House dust! How bad can it be? Well, the EPA ranks indoor air pollution among the top five environmental risks to public health. It is estimated that up to 50 million Americans are affected by allergies each year, with 11 million of these experiencing asthmatic symptoms. This accounts for approximately 16.7 million doctor visits and $18 billion in medical expenses each year. Since Americans spend about 90% of their time indoors, it is not surprising that the rate of asthma and allergies are on the increase! The most common health effects revolving around allergens are allergic reactions, asthma, dermatitis, and conjunctivitis. Every individual has different levels of sensitivities and may not be allergic to certain allergens. The most common symptoms of an allergic reaction include sneezing, watering or itching eyes, scratchy throat, runny nose, tissue inflammation, shortness of breath (asthma) and skin irritation. Allergens consist of chemical or biological substances that produce an allergic response in some individuals. And house dust contains some of the common asthma and allergy allergens. In fact, polluted air and dust can contain mold spores, pollen, chemicals and perfumes. It can also contain the three most common allergen sources for asthma and allergies - pet dander, dust mites, cockroaches and their wastes. Pet dander is a major problem. In America, the effects of animal dander are higher than elsewhere in the world because most of us keep our pets indoors. In fact, 63% of U.S. households own a pet which equates to 69.1 million homes. Dogs, cats, rodents – including hamsters and guinea pigs- and other mammals can trigger asthma in individuals with an allergic reaction to animal dander. The proteins in dead skin, saliva, dandruff and urine from an animal are the cause of allergies, not the animal’s hair. And short haired dogs are no less allergenic than longhaired dogs. Cats are very allergenic – with the highest concentration of allergens on their necks. People who own cats are likely to carry allergens on their hair, skin, and clothing. High levels of cat allergens have been found in offices of people who keep cats at home. Animal allergies also carry over to related products such as down comforters, wool and mohair sweaters, fur coats, and horsehair upholstery. Dust mites are closely related to spiders and ticks. They are invisible to the naked eye and are so tiny that they float into the air whenever you fluff a pillow, pat a stuffed animal or walk across a carpet. They are in every home! Approximately 50% of allergy sufferers react to dust mites and that number is rising. In fact, dust mites can cause asthma in children who have not previously exhibited asthma symptoms. Dust mites feed on human skin flakes, (humans continually shed skin and lose about 1/5 ounce of dead skin each week), pollen, fungi, bacteria and animal dander. As dust mites grow, they shed their skin. It is their skin particles and feces that cause allergic reactions in people. During their life span, dust mites have been reported to produce feces weighing up to 200 times their body weight. About 42,000 dust mites can live in 1 ounce of dust. Dust mites live for up to 100 days and during that time lay up to 70 eggs. Thus, just a few dust mites can quickly lead to a significant infestation. Clinical studies have determined that dust mites can cause allergic reactions, asthma, dermatitis, and conjunctivitis in affected individuals. About 10%-20% of the population is allergic to dust mites. Dust mites thrive in mattresses, pillows, carpets, upholstered furniture, bedcovers, clothes, stuffed toys, car seats and fabric-covered items. For example, the average year-old pillow contains 250,000 dust mites. Cockroaches are the most common insect to evoke an allergic response. In the United States, the German cockroach is one of the most prevalent species. Cockroach allergens are released from their saliva, fecal matter, skin shells, and their eggshell. As with other allergens, cockroach allergens are small enough to become airborne with ordinary traffic through a room. A concentration of 2 units of German cockroach allergen per gram of dust has been found to produce an allergic reaction in some individuals. Tackling the Dust Reducing exposure to indoor allergens can reduce asthma and allergy symptoms. One solution is to properly ventilate your home. As important as energy efficiency is, an insulated home retains forty times more pet allergen than a non-insulated home. Air filters help but pet emanations are remarkably durable and can stay in furniture, carpets, draperies and heating ducts for as long as six months. We spend about one third of our lives sleeping. Therefore high levels of dust mites are often associated with the bedroom - especially bedding and mattresses. Since dust mites dislike plastic and low humidity, cover mattresses and pillows with dust proof zippered covers. Wash bedding once per week in hot water, at least 77 deg F. Try to keep the humidity below 60% and replace feather pillows with synthetic ones. Also, choose washable stuffed toys and wash them often in hot water and dry thoroughly. Keep stuffed toys off beds. Select appropriate furnishings- avoid overstuffed furniture, wool fabrics and rugs because wool sheds particles that are eaten by insects. Use washable curtains and rugs instead of wall to wall carpeting. If you cannot replace the carpeting, have it steam cleaned at least once a year-Springtime is best. The vacuum cleaner is an important tool for managing house dust. However, dust the furniture before you vacuum so the dust has time to settle on the floor where it can be picked up by the vacuum. Do not scatter dust. Instead, dust with a damp cloth rather than dry dusting. Vacuum cleaners with a water filter are preferable to those with a disposal paper bag because the water vacuum removes a greater particle size than paper-bag types. There are also vacuums with high efficiency particulate air filters (HEPA filter) designed for use by people allergic to dust. It is better to vacuum thoroughly once a week rather than lightly on a daily basis. Vacuum mattresses and padded furniture thoroughly -20 minutes for each mattress is not too long. A major reservoir for collecting and holding dust in indoor environments is carpeting. Carpets accumulate allergens at 100 times the rate of a bare floor. The ideal non-allergenic flooring is hardwood, tile or vinyl since these surfaces can be cleaned with a wet mop and covered with small washable rugs. The most effective method to control animal allergens in your home is to keep pets out of the house and always groom them outdoors. (Note-other countries experience much lower rates of allergies and asthma because most pets are kept outdoors.) If you remove an animal from the home, it is important to clean the floors and walls, carpets and upholstered furniture thoroughly. Pet allergen levels are reported to stay in the home for several months after the pet is removed even with cleaning. If your pet resides in the home, some experts advise you to wash your pets regularly. On the other hand, washing may only provide a temporary reduction in allergen levels. There is no evidence that this short term reduction is effective in reducing symptoms and it has been suggested that during the washing of the animal the sensitive individual may be initially exposed to higher levels of allergen. If you want to keep your pets indoors, one solution is to make your bedroom off-limits to pets. Bathe them with a mild shampoo at least once a week to reduce dander. Despite these precautions, several reports indicate that animal allergen is carried in the air and by residents of the home on their clothing to all parts of the home, even when the animal is isolated. If you have a forced –air heating and/or cooling system in your home, you have another source for generating dust. With forced-air systems, it is important to use at least pleated filters rated for the blower capacity and to clean them often. According to the University of Texas research, HEPA air filters are much more effective in removing dust than ion-generating air purifiers which make particles electrically charged to remove them from circulating air. Some ion-generating air filters emit significant amounts of ozone. Ozone irritates the lungs and can cause chest pain, coughing, shortness of breath and throat irritation. According to the EPA, ozone may worsen chronic respiratory diseases such as asthma and compromise the ability of the body to fight respiratory infections. Forced - air systems can have leaky ducts. It is not uncommon to find about 20% of the air that goes through a typical forced-air system is lost through holes and gaps around the fittings or from unsealed joints between duct sections. These leaks let heated or cooled air escape and draw dirty air into the system. (Heating contractors can pressure-test your system-if more than 2% of the air is leaking out, it is worth sealing every accessible joint) Allergen Screening So how bad is your house dust? The International Association of Allergology and Clinical Immunology (IAACI) recommends collecting settled dust to evaluate the exposure of occupants to common allergens. Threshold values have been proposed from numerous studies on allergens in dust. These threshold values are levels at which there is an increased risk of allergy sensitization or reactions in sensitized individuals. Indoor levels should be less than the following levels: Allergen Threshold Dust Mite 2 micrograms/gram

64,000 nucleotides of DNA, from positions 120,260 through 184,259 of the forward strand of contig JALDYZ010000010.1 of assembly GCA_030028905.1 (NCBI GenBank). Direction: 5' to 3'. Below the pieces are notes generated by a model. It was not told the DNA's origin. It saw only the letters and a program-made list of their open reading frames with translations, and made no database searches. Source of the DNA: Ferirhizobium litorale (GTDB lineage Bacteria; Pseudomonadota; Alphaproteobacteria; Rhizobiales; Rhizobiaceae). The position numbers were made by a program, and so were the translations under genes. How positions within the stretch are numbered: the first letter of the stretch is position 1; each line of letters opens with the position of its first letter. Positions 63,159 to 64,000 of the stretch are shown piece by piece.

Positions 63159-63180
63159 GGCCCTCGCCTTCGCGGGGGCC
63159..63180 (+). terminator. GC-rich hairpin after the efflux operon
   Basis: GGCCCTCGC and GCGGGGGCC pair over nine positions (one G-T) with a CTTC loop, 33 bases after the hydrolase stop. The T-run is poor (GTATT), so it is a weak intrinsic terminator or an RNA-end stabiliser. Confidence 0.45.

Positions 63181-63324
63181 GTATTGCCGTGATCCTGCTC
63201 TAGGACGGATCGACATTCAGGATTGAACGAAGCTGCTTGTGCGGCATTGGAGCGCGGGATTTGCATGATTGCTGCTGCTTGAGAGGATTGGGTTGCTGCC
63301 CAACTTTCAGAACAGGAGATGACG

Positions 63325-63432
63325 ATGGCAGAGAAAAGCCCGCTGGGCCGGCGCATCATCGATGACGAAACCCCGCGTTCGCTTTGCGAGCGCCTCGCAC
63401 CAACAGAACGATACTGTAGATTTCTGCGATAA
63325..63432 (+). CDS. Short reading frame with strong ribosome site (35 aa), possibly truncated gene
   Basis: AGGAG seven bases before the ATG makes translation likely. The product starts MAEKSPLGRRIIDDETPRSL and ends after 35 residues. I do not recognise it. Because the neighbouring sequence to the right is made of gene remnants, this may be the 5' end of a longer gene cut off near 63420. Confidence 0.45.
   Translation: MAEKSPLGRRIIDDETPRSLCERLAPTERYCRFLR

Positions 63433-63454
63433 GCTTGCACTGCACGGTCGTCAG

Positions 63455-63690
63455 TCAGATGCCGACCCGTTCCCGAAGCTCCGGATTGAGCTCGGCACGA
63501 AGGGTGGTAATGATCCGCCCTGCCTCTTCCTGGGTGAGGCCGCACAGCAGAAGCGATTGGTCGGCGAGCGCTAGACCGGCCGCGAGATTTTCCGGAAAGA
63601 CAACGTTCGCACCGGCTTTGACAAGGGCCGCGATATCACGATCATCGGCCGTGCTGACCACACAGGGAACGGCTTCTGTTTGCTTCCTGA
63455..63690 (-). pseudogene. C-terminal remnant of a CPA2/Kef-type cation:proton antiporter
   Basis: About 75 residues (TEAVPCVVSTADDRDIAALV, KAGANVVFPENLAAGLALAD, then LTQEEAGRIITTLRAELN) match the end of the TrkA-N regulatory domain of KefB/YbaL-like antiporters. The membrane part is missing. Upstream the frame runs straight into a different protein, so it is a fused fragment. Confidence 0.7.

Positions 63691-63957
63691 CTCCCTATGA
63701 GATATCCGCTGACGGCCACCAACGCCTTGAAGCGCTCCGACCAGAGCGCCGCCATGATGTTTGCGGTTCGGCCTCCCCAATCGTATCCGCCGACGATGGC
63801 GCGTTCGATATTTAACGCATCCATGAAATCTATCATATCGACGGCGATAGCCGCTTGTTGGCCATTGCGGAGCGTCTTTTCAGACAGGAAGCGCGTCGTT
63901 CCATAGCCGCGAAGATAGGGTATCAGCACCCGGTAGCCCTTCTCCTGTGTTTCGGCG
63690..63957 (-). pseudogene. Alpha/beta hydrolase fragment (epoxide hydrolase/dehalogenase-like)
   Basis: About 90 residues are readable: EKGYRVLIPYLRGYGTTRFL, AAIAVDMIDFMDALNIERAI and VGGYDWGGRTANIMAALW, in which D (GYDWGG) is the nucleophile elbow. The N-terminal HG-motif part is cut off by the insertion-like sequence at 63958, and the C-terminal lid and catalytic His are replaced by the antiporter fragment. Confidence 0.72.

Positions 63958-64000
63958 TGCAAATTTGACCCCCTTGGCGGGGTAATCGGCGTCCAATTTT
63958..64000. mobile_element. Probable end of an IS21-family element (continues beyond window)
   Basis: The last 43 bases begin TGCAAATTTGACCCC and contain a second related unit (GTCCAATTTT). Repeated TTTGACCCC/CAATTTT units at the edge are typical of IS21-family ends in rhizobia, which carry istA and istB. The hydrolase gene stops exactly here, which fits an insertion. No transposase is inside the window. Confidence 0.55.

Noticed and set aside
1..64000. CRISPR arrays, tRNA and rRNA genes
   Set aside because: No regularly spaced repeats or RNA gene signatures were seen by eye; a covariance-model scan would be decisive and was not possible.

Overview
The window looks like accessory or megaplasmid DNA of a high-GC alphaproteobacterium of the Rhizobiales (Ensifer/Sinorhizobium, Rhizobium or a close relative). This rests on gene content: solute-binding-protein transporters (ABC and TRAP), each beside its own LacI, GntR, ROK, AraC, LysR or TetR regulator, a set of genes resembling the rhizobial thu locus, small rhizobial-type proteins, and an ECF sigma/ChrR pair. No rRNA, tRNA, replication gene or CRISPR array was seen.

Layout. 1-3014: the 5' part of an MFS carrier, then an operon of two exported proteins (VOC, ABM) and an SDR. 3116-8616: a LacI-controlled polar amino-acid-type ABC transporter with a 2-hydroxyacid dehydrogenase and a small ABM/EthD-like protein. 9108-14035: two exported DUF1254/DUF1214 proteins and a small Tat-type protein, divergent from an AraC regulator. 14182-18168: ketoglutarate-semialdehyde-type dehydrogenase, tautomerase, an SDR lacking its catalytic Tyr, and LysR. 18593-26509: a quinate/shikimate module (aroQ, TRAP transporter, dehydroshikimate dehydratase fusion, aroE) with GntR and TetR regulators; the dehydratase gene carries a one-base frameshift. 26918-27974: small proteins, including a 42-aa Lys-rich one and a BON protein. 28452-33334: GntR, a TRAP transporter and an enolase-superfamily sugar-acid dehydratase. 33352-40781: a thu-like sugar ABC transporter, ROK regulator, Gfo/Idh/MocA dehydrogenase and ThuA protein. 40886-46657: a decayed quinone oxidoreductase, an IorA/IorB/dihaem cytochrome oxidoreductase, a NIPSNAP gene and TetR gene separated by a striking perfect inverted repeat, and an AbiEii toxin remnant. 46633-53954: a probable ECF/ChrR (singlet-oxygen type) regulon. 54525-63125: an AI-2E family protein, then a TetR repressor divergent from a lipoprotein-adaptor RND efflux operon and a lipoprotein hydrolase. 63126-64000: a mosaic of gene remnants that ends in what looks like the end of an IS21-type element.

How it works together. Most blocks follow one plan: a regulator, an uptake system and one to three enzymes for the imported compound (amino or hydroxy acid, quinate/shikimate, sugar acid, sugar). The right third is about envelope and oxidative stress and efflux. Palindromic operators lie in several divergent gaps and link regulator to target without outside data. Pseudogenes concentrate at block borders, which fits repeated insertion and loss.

Cat 8 micrograms/gram Dog 10 micrograms/gram Cockroach 2 units/gram An allergen screening can be used to determine the cause of allergic symptoms in your home or to help you make your decision when moving to a new location. The best way to determine if the dust allergens in your home are above threshold levels is to hire a professional to conduct allergen screening. If it is determined that there are allergens above the threshold levels, corrective measures can then be implemented.